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Test By Request: BH 124gr+P GDHP Water/Denim

Discussion in 'Handguns: General Discussion' started by Joshua M. Smith, Aug 18, 2007.

  1. Joshua M. Smith

    Joshua M. Smith Well-Known Member

    Handgun: Taurus PT92AF
    Ammunition: Black Hills Gold Dot 124 grain +P
    Test Media: Water jugs, one gallon each, first jug covered with four layers of denim

    I had a request to test some +P Gold Dot ammunition.

    I had on hand some Gold Dots as loaded by Black Hills. The factory claims that these 124 grain bullets scoot along at right around 1,250fps, and though I do not have a chronograph, those who do report that they do at least that velocity.

    The standard setup from the side…

    … and from the front.

    To be honest, I wasn’t sure what to expect. The Gold Dot is a popular bullet among several manufacturers and the shooting public. I figured there had to be a reason.

    Here’s the shot. Whoa, look at that jug fly! I’m glad my camera has zoom…

    It shredded the first jug.

    I set the first jug back up with its mates. I was expecting total destruction of the first three jugs and deep penetration.

    I’m not seeing, upon first glance, the total water and plastic carnage I had come to expect from the hype. My first thought was, “It didn’t even make it to the third jug???

    Hmm… strange, for a legendary bullet.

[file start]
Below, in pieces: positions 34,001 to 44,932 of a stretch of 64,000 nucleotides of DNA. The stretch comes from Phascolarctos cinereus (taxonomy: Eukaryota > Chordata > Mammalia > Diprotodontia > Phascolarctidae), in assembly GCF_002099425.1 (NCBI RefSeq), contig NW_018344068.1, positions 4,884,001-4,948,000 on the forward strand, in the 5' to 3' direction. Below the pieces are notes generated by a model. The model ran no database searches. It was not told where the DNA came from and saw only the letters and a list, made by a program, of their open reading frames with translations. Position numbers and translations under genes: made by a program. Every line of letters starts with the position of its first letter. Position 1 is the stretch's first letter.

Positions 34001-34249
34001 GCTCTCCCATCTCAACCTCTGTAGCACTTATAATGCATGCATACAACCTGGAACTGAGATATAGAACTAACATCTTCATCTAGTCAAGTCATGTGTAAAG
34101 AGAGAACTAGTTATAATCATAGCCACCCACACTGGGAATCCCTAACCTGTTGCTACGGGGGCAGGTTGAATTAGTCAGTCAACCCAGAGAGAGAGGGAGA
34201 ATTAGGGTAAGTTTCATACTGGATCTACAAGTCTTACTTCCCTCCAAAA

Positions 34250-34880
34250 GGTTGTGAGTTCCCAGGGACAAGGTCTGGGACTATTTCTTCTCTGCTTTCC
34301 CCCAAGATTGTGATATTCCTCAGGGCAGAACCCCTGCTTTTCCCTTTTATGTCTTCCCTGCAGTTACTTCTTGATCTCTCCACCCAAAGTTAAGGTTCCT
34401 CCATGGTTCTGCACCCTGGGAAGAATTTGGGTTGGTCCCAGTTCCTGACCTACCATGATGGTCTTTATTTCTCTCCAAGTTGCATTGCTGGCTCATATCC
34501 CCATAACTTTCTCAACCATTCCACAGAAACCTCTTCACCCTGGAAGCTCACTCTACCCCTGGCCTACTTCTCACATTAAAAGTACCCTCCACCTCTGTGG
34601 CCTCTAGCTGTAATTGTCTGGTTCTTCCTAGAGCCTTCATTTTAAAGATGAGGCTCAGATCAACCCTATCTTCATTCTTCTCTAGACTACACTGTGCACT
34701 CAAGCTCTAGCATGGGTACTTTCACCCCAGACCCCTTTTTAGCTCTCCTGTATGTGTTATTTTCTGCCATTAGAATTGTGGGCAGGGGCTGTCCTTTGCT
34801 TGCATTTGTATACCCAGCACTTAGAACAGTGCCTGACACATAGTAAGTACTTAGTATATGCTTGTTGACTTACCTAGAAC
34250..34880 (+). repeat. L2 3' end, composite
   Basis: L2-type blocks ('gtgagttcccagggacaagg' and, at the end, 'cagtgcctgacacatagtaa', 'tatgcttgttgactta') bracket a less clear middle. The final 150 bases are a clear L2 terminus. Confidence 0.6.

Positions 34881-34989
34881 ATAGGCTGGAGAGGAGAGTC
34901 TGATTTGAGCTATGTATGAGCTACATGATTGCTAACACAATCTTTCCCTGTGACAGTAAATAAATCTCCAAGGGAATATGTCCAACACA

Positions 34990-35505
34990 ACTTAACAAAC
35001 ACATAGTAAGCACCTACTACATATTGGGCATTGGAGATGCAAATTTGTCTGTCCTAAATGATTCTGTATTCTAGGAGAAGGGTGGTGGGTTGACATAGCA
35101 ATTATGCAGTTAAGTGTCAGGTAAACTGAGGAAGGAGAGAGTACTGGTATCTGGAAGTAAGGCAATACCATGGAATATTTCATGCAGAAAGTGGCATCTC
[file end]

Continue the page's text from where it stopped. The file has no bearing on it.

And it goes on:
It actually made it into the third jug, barely. I found it intact in approximately the middle of the third jug.

    It turns out the Gold Dot, driven to around 1250fps, will only penetrate about 15 inches of water, or approximately seven to nine inches of ordnance gelatin.

    After I got inside…

    I will say this for the bullet: It’s commendable how well it held together.

    Expansion was approximately .63”. Not the best I’ve seen, but far from the worst.

    Here are the numbers for the Black Hills 124gr +P GDHP loading:

    Expansion was about .63”.
    Penetration was about 15” of water plus four layers of denim.

    I can’t help but compare that to other loads I’ve tested. Here are a couple other rounds tested, numbers according to the notes I took right after the test:

    The Remington 124 grain +P Bonded Golden Saber expanded to about .75”, though it did show fragmentation of the hollowpoint. However, the first two jugs were torn up equally, indicating that it fragmented mainly in the first 12” of water. It continued on, destroying all five jugs after defeating the denim, though it only destroyed the last jug by cutting it as it deflected off an angle. Total penetration was 24+” of water, or 12” inches of gelatin.

    The Remington 115 grain standard hollowpoint, standard pressure, showed an energy dump in the first two jugs, as did the Gold Dot, and expanded to about .50”, just a shade less than the Gold Dot. Penetration was right at 18” of water, three jugs after defeating the four layers of denim. This equates to nine to 11” of penetration in ballistic gelatin.

    The Gold Dot did not expand as much as the Bonded Golden Saber, nor did it penetrate nearly as much. It looks as if it is approximately equal to the Remington 115 grain standard pressure in penetration, though it did show a bit more expansion.